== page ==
Dominik Leszczynski, CEO of DL Invest Group commented: “We are delighted to unlock capital for our next stage of growth as a tenant orientated developer and long-term investor-owner of assets. Macquarie was pragmatic throughout the process, in a period of heighted volatility for Polish capital markets. We worked together to create a bespoke transaction that allows DL Invest Group to continue its strong investing track record.”

 

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What will stamp duty changes mean for your house-moving plans?

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The headlines this week have centred on mortgage mayhem and interest rates — but there’s one piece of good news to consider.

Thousands of house buyers completing their purchases in the past seven days have already benefited from the stamp duty cut announced by Chancellor Kwasi Kwarteng in his controversial mini-Budget, and property website Zoopla says 43 per cent of all homes on the market now attract no stamp duty at all.

The Government says the cut will help stimulate the flagging economy and there are some signs that it’s working.

Savings: Thousands of house buyers completing their purchases in the past seven days have already benefited from the stamp duty cut

Savings: Thousands of house buyers completing their purchases in the past seven days have already benefited from the stamp duty cut

Rightmove says visits to its house sales adverts soared 10 per cent just after the mini-Budget and the number of sales agreed on Tuesday this week was the highest in one day since early August.

The website says this week’s fall-throughs — the number of sales collapsing — are entirely in line with long-term averages.

So with all eyes on the housing market, here’s what’s changing and what’s not…

What are the new stamp duty rates?

There’s no tax on the first £250,000 of the property price — up from £125,000. Higher priced homes are unchanged, so buyers pay 5 per cent duty of the portion from £250,001 to £925,000, then 10 per cent from £925,001 to £1.5 million. You pay 12 per cent on the price above £1.5 million.

Are they the same for first-time buyers?

They pay no stamp duty on properties up to £425,000 (previously £300,000) and 5 per cent on purchases up to £625,000 (it used to be £500,000).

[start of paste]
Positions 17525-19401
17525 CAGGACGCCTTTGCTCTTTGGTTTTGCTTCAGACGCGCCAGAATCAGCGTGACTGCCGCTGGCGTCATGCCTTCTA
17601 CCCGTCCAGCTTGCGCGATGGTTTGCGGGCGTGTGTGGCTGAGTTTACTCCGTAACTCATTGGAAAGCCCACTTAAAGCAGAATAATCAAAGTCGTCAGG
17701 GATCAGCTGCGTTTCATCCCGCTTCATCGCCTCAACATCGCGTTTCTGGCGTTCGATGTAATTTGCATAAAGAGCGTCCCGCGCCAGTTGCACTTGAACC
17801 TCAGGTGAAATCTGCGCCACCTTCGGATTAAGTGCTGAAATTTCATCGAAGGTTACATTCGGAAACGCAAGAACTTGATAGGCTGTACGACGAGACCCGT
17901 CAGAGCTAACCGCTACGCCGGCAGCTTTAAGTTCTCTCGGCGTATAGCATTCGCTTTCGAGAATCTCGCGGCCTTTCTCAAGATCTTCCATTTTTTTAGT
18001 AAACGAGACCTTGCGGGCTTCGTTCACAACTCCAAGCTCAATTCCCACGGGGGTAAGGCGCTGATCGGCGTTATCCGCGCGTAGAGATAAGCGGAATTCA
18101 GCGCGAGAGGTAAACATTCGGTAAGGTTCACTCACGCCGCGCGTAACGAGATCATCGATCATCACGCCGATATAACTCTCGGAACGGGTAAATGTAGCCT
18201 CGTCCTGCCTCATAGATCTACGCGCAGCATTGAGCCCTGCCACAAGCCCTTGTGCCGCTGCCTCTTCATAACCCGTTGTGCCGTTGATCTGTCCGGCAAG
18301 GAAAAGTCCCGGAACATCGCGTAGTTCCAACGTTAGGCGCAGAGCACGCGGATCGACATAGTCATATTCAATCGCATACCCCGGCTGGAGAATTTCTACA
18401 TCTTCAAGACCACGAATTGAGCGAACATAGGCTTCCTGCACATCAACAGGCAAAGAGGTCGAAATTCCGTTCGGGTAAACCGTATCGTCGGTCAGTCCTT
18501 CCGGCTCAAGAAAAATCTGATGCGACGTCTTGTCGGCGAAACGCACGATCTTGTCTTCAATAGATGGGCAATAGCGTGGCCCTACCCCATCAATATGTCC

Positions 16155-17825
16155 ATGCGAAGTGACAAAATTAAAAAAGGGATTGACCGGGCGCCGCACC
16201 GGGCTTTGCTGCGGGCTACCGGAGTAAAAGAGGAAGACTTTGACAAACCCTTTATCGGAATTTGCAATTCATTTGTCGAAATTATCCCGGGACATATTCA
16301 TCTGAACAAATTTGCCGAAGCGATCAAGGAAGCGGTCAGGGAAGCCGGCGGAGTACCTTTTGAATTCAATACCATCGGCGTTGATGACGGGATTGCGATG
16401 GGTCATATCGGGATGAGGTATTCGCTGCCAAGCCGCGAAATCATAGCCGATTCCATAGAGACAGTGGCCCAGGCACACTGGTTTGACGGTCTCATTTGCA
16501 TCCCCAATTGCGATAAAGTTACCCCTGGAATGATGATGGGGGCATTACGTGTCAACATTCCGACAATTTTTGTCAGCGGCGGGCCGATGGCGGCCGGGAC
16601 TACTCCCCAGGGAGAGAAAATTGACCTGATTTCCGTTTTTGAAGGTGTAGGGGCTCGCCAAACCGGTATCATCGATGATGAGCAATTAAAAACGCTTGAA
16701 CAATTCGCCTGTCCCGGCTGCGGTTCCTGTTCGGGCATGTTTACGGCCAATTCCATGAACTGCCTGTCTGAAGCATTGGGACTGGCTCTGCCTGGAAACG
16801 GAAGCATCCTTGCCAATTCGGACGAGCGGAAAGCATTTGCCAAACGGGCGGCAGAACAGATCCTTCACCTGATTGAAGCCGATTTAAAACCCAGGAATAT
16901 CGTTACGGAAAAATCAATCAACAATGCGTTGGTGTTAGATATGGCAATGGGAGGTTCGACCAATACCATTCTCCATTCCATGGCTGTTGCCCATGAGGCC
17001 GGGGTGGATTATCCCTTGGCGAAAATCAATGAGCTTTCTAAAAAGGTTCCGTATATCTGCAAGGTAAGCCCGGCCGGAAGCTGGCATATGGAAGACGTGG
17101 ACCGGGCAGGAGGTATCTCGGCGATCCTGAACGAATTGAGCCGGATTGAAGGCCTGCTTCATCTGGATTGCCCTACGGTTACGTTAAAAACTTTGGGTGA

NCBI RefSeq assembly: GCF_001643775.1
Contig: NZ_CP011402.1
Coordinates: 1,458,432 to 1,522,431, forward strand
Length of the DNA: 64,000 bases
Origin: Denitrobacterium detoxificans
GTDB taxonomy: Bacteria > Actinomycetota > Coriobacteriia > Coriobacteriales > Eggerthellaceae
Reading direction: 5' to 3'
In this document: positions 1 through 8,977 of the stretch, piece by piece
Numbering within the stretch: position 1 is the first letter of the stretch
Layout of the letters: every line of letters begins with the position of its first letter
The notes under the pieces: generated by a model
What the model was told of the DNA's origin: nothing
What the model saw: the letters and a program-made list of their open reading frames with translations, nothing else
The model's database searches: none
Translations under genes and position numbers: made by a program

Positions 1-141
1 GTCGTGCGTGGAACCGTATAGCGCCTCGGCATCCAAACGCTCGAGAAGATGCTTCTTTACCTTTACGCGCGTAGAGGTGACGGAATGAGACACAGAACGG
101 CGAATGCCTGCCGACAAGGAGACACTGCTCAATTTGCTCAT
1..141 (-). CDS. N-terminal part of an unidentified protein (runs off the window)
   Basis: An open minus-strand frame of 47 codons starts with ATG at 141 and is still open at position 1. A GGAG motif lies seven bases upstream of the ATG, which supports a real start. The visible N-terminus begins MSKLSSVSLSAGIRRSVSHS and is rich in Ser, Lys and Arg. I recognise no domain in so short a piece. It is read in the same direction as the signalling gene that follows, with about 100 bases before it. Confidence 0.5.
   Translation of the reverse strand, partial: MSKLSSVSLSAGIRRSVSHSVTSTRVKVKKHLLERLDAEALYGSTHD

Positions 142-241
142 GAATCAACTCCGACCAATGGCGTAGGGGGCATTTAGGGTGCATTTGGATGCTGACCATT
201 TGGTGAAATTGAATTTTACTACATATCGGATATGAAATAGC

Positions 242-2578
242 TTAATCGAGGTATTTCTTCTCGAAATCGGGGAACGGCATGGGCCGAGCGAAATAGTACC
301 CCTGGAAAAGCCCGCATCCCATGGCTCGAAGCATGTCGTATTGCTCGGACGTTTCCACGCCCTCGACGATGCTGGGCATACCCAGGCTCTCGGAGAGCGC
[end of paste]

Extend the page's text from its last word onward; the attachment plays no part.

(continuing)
After this week’s furore, will the change be reversed?

Highly unlikely. The change kicked in as the Chancellor spoke on September 23, so thousands have already benefited. 

And Liz Truss doubled down on the cut ahead of this weekend’s Tory party conference, telling the BBC she is ‘very clear the Government has done the right thing’ by taking action ‘to deal with inflation, to deal with the economic slowdown and to deal with the high energy bills’.

What will we pay to move to a new £350,000 home?

Up to £250,000 you now pay no stamp duty — a saving of £2,500 thanks to the Chancellor’s new measure. 

On the portion from £250,001 and £350,000 you pay 5 per cent, which is £5,000. So that’s £5,000 stamp duty on the whole price instead of £7,500 — saving £2,500.

Will the cut send prices soaring?

Again, highly unlikely. First, £2,500 is a handy sum but not enough to convince people not already intending to buy.

Relief: Up to £250,000 you now pay no stamp duty - a saving of £2,500 thanks to the Chancellor¿s new measure

Relief: Up to £250,000 you now pay no stamp duty – a saving of £2,500 thanks to the Chancellor’s new measure

Second, it’s a permanent cut, not the temporary holiday we saw in the pandemic, so people don’t have to rush to buy immediately. 

And, third, there are many more homes on sale today than earlier this year, so demand isn’t far ahead of supply and price rises are moderating.

Could sellers put up their asking prices?

It’s possible — and some will — but this is unwise. With fears that interest rates could hit 6 per cent next year, buyers are very cost-sensitive right now. An unreasonable asking price will mean your home sits on the shelf for months.

Will the cut be wiped out by higher interest rates?

Forty per cent of mortgage deals have been withdrawn temporarily — most will return with higher costs. 

But, remember, government figures show 36 per cent of homes are owned outright with no mortgage. 

Of the rest, it’s estimated three-quarters are on fixed interest rates so won’t see an immediate rise in costs.

For buyers from these groups, the stamp duty saving is genuine and not lost in higher mortgage repayments.

I’m planning to downsize — is there any help for me?

Afraid not. Many housing experts want stamp duty to be tapered to incentivise older owners to move to smaller homes, freeing up bigger houses for families. 

But apart from the Chancellor’s blanket change in the threshold at which duty kicks in, there’s nothing customised for the retiring or older homeowner.

Is Kwasi boosting landlords and holiday home buyers?

With the cost of living crisis, these groups aren’t seen as a priority. So while they save up to £2,500 like everyone else, the 3 per cent stamp duty surcharge on buy-to-lets and weekend cottages introduced back in 2016 stays in place. 

And, this week, Labour hinted there might be further taxes on landlords if it wins power.

What’s going on in Wales and Scotland?

Wales’S stamp duty, called the Land Transaction Tax, changes on October 10, after which there will be no tax on homes under £225,000 — up from £180,000 — with small rises for homes over £345,000.

There’s no change to Scotland’s Land and Buildings Transaction Tax, but a budget north of the border on October 24 may change all that.